Existing home sales data is expected to be dreary but stocks may do little more than drift Tuesday.
"I don't know how meaningful any of this is when you have such low volume," said James Paulsen, chief investment strategist with Wells Capital Management.
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"It does bug you that you have this negative sentiment and vulnerability heading into the September and October worst seasonal months of the year. The good news is I'm reading that all over the place, so that's good," he said.
Stocks fell slightly Monday, after an early bounce from merger activity. The Dow lost 39 points to 10,174, while the S&P 500 slipped 4 points to 1067. Defensive sectors, like utilities and health care performed the best, while the biggest losers were economically sensitive industrials and materials, both down a percent.
Deal news, including the prospect of other bidders for Potash, and a bidding war between Hewlett-Packard and Dell over 3Par, helped bring in some early buyers. Hewlett added a $6 per share premium to Dell's $18 per share takeover offer.
Merger activity is typically a good sign for the market, but Paulsen notes that this recent flurry of activity comes at a time when sentiment toward the economy is not especially good. "You usually see it when there's real acceleration in the economic numbers," he said, noting this may be pent up activity from the spring, when the economy was making gains.
"It doesn't seem to fit with the sentiment though there is evidence the corporate mindsets have been and continue to be better than what the investment sentiments are," he said.
Existing home sales are the big data point Tuesday, when they are released at 10 a.m. Economists expect July sales of 4.6 million units, a decline of 14 percent.
"The housing numbers are still soft. You still have the hangover from the buyers tax credit, and I think affordability is extraordinarily high, but the sector just isn't going to turn up until the labor market looks better," said Deutsche Bank chief U.S. economist Joseph LaVorgan. "When the jobs situation turns up, I think you're going to see there's pent up demand for homes and motor vehicles."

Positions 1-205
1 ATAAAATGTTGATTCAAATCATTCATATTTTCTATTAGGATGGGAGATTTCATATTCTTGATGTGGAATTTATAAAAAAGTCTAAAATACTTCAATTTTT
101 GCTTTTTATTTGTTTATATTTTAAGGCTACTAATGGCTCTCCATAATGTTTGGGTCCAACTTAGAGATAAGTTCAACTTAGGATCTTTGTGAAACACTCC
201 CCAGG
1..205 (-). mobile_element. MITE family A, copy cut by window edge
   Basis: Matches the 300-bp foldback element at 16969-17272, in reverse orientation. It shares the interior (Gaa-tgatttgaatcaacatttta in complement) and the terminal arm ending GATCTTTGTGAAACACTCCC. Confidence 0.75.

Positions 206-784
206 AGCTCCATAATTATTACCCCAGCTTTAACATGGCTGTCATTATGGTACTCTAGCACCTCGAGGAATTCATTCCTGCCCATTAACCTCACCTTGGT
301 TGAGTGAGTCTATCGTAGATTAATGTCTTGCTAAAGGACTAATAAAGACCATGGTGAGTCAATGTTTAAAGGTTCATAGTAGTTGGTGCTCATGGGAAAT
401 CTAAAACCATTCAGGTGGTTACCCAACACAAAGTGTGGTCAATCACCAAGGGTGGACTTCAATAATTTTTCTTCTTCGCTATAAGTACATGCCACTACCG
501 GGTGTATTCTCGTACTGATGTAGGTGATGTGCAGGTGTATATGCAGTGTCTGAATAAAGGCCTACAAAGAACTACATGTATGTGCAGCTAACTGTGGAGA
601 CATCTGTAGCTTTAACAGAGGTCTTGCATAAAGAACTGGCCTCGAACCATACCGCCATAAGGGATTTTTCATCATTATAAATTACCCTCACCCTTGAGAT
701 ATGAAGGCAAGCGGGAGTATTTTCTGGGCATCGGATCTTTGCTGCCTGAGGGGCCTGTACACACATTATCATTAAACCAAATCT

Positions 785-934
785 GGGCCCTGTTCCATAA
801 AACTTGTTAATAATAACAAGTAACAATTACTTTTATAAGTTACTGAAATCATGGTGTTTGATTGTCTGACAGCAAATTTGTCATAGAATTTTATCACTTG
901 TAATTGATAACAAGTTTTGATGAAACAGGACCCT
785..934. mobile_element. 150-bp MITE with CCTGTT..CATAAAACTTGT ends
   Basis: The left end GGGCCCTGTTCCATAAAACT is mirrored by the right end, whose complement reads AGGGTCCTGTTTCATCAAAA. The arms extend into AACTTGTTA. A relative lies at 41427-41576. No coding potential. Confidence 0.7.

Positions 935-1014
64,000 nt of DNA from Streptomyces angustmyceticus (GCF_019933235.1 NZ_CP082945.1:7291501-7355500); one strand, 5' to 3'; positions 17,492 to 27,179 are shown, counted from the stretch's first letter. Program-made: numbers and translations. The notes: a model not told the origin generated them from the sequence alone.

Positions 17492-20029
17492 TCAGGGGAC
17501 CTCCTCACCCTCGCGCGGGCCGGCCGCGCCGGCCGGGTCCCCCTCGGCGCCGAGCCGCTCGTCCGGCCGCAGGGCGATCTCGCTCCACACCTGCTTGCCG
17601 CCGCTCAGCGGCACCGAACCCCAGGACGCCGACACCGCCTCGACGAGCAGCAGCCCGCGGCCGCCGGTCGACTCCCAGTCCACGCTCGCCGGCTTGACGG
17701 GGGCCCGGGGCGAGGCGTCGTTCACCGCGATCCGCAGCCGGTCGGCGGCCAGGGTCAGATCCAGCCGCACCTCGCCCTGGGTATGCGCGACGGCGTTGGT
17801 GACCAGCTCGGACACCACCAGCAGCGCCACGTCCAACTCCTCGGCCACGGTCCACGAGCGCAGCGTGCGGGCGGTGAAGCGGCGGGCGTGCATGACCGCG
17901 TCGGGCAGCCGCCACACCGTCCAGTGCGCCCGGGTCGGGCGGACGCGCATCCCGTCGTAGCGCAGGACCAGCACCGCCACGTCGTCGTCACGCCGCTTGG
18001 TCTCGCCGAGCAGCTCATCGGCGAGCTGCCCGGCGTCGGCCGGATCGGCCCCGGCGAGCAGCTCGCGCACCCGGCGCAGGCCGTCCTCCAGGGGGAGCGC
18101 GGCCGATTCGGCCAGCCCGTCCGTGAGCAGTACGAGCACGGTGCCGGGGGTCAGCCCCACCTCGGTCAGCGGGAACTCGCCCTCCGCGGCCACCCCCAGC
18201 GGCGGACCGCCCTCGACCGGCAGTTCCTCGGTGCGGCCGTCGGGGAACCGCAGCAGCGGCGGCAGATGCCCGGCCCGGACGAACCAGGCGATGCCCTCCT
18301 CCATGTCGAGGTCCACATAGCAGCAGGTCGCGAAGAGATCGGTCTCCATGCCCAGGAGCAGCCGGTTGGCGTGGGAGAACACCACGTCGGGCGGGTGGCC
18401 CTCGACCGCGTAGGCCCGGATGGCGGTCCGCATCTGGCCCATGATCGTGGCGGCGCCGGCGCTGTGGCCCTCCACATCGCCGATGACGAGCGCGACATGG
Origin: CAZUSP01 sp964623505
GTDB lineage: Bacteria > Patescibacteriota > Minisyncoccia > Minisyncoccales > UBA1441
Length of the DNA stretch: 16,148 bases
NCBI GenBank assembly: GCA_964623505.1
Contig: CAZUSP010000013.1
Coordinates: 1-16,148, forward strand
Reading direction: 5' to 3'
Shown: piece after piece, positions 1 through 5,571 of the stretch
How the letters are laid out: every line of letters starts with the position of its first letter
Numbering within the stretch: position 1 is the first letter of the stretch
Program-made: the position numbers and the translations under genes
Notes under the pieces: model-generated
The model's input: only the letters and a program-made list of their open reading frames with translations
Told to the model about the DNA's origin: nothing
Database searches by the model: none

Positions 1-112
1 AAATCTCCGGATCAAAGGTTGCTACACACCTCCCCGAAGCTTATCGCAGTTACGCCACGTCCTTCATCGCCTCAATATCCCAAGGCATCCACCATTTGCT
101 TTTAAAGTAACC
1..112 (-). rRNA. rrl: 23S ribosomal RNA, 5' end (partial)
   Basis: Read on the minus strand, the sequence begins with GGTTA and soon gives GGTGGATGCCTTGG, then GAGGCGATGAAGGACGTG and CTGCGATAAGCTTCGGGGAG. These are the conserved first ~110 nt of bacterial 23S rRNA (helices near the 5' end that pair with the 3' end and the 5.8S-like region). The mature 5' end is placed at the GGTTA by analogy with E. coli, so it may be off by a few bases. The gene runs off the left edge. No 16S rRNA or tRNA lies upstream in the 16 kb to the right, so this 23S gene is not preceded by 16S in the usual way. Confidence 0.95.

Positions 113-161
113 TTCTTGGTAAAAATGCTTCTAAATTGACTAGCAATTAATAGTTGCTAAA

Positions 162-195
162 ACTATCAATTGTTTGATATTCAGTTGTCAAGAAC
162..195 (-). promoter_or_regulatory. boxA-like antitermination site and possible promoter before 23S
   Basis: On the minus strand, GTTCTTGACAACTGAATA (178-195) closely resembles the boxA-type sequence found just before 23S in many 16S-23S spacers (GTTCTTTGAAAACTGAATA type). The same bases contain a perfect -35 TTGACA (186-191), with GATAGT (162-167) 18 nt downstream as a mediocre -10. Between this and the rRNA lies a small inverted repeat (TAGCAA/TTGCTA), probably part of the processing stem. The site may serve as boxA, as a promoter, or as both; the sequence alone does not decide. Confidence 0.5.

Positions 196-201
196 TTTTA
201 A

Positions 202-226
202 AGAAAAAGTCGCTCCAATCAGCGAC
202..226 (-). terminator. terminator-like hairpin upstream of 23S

Paulsen said he is also watching the Richmond Fed regional survey, released at 10 a.m., since it is fresher, August data. Regional Fed surveys are not usually watched that closely but analysts said they are paying attention this week because of last week's Philadelphia Fed survey, which showed an unexpected sharp drop to a negative reading.
There is also a $37 billion auction of two-year notes Tuesday, at 1 p.m. Treasury prices rose Monday, and a $7 billion sale of 40-year Treasury Inflation Protected Securities was well bid. At the end of the day, the 10-year note was yielding 2.607 percent.
But that 2-year auction might not fare as well.
"I think the 2s are going to meet a very cold reception," said David Ader, chief Treasury strategist at CRT Capital.
"A 2-year note at 48 bps doesn't do anything for anyone, and as a result, I think you could see this backup and it could back up quite handily," he said.
Ader also said foreign buyers were active buyers of long dated maturities in recent auctions, and they may not be interested in the 2-year. He also notes that market participation in general is light this week. Monday's cash market volume was only about 60 percent of normal, he said.
What Else to Watch
There are a few interesting earnings Tuesday. WPP, BMO Financial, Medtronic, Big Lots, Burger King and Barnes and Noble report Tuesday morning.
Chicago Fed President Charles Evans speaks to a local group that encourages home ownership in Indianapolis at 8:30 a.m..
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